Pentecost 12 (Year A), Sunday, September 4, 2011
Ezekiel 33:7-11, Psalm 119:33-40, Romans 13:8-14, Matthew 18:15-20
Preached by Anna C. Haugen, Trinity Lutheran Church, Somerset, PA
May the words of my mouth and the meditations of my heart be acceptable in your sight, O Lord.
Grace to you and peace from God our Father and the Lord Jesus Christ.
As some of you know, I have two younger brothers. The youngest is sixteen years younger than I am: we didn’t really grow up together. But the middle brother, Nels, is only four and a half years younger than me. In general, Nels and I had a very good relationship growing up … except for Saturdays. Saturdays, we didn’t get along. You see, our parents own their own business. When we were growing up they worked almost every Saturday during their busy season. Nels and I would be at home alone together, and since I was the elder, I was in charge. There were two things we had to do every Saturday: we had to eat a good lunch—not just snacks, but a nutritious meal—and we had to clean the bathrooms. Dividing the labor was where the trouble began.
The first part was easy. Cleaning toilets kind of grossed me out, but they didn’t bother Nels. And Nels could never quite get the mirrors spotless enough to pass Mom’s inspection. So Nels did the toilets, and I did the countertops, sinks, and mirrors. So far, so good. The conflict arose when we got to the bathtubs. You see, one of the bathtubs was easy to clean. The other was not. The other bathtub was stained, and showed dirt and grime, and required a lot of scrubbing to get it acceptably clean. So that was the battle each week: who would clean which tub?
Being the one left in charge, I was the one who got to decide. My decree was that the fairest way to do it would be that the one who finished cleaning their assigned part of the bathrooms first got to choose. It was a fairly safe decision for me, given the differences in how Nels and I approach tasks. When I start, I tend to work hard and constantly until I’m done, so that I can get on to doing something else. Nels, on the other hand, is more of a daydreamer. He worked slowly, with frequent breaks. Despite the fact that I had more surface to clean, I don’t think Nels ever finished cleaning the toilets before I was done with the counters, sinks and mirrors. Which meant that I always got to choose, and of course I always chose the easier tub to clean. You can see how I thought that division of labor was perfectly fair. After all, I was the harder worker, surely that deserved a reward. But you can also see why Nels did not agree.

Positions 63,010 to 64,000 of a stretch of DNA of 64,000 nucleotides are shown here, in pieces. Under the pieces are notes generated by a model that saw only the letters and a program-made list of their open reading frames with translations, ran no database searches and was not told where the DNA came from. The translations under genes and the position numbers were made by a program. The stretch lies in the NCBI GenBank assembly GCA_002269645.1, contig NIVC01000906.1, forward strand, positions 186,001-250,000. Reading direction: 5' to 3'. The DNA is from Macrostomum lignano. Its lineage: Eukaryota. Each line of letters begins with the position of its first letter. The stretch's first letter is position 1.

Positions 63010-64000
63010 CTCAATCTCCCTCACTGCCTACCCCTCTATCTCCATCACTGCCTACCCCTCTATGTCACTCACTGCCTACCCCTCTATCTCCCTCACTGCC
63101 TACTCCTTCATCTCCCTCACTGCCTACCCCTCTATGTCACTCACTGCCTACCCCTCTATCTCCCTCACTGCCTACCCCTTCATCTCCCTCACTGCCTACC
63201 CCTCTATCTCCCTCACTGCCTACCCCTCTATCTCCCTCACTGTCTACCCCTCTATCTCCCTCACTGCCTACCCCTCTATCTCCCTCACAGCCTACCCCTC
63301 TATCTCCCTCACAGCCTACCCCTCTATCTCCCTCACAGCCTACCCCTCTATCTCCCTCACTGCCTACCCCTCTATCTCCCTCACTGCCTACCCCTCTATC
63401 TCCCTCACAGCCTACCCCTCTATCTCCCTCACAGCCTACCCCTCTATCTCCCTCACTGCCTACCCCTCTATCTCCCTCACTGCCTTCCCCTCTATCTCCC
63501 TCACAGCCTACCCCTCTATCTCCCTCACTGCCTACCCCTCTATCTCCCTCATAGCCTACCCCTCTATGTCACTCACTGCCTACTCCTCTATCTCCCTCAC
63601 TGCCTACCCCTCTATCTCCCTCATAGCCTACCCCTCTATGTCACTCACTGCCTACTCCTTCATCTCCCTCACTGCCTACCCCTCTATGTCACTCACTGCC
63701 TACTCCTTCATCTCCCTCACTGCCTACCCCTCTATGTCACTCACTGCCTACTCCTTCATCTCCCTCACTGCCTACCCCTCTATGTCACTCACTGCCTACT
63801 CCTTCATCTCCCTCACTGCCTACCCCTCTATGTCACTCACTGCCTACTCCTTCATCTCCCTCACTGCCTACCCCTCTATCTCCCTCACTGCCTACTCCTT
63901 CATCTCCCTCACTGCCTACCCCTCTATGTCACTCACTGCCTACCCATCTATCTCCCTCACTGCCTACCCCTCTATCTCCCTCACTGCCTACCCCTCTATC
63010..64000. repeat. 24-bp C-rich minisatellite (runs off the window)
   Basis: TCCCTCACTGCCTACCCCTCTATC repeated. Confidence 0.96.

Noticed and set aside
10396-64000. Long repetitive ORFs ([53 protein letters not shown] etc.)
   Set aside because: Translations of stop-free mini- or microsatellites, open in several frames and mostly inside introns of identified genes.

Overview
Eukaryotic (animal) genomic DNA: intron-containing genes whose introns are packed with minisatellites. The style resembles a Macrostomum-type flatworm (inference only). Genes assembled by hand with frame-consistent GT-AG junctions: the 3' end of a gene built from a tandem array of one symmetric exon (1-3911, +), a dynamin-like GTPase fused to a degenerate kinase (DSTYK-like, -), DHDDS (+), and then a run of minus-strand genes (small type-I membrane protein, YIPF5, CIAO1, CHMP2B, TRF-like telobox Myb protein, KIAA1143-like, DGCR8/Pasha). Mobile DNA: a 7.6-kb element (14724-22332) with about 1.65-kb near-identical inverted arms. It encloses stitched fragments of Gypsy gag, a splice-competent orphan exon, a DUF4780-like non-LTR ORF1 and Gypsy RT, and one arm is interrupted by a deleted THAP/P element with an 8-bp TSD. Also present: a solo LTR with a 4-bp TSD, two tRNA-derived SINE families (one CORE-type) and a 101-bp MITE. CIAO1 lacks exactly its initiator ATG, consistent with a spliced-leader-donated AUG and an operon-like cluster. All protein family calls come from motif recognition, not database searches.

And it didn’t stop there. We had a deal that we would trade off making lunch every week, but I’m not that fond of cooking. So I would sometimes try and get Nels to do it, even if it was really my turn. After spending quite a long time cleaning—remember that Nels was not a fast worker—and having to clean the harder tub, Nels would come out into the living room only to be confronted with his older sister asking him: “Isn’t it your turn to make lunch?” I’m sure you can imagine the squabbles and hurt feelings between us. Many Saturdays followed that pattern. We got along fairly well the rest of the time, but on Saturdays, we fell back into the same unhealthy pattern. We never tried to fix it, do things differently, to find a way to work together in love. We just did the same old thing, and fought the same battle over and over again.
I think both Paul and Jesus would have a lot to say about that. In our reading from Romans today, Paul writes: “The commandments … are summed up in this word, ‘Love your neighbor as yourself.’ Love does no wrong to a neighbor; therefore, love is the fulfilling of the law.” The commandments our parents gave us for Saturday mornings were given in love. We were commanded to eat nutritious meals so that we would grow up healthy and strong. We were commanded to clean the bathrooms so that we would learn responsibility and so that the whole family would have a clean place to live. Both commandments were given for our good, and for the good of the whole family. But we did not follow them in love, and so they only caused turmoil and arguments. And because the guidelines I developed to tell us how to follow those commandments were based on my own selfish desires rather than love of my brother, they caused trouble and pain.
Have you ever had a similar time in your own life? A time when commandments and rules that were designed for good were used instead to hurt? It’s something I’ve noticed humans are particularly prone to. God’s commandments were given in love. They are designed to help us live good and faithful lives, abundant lives rich in grace and mercy. Instead, through our own sinfulness, we make them into burdens. Instead of helping us to love God and one another, we interpret the laws so that they work to our own advantage, even at the expense of our neighbor. We use laws and rules as weapons. We use them to separate ourselves, keep ourselves apart, rather than as ways to help us live together in love and harmony. We keep the letter of the law and ignore the spirit. We let division and selfishness rule instead of love.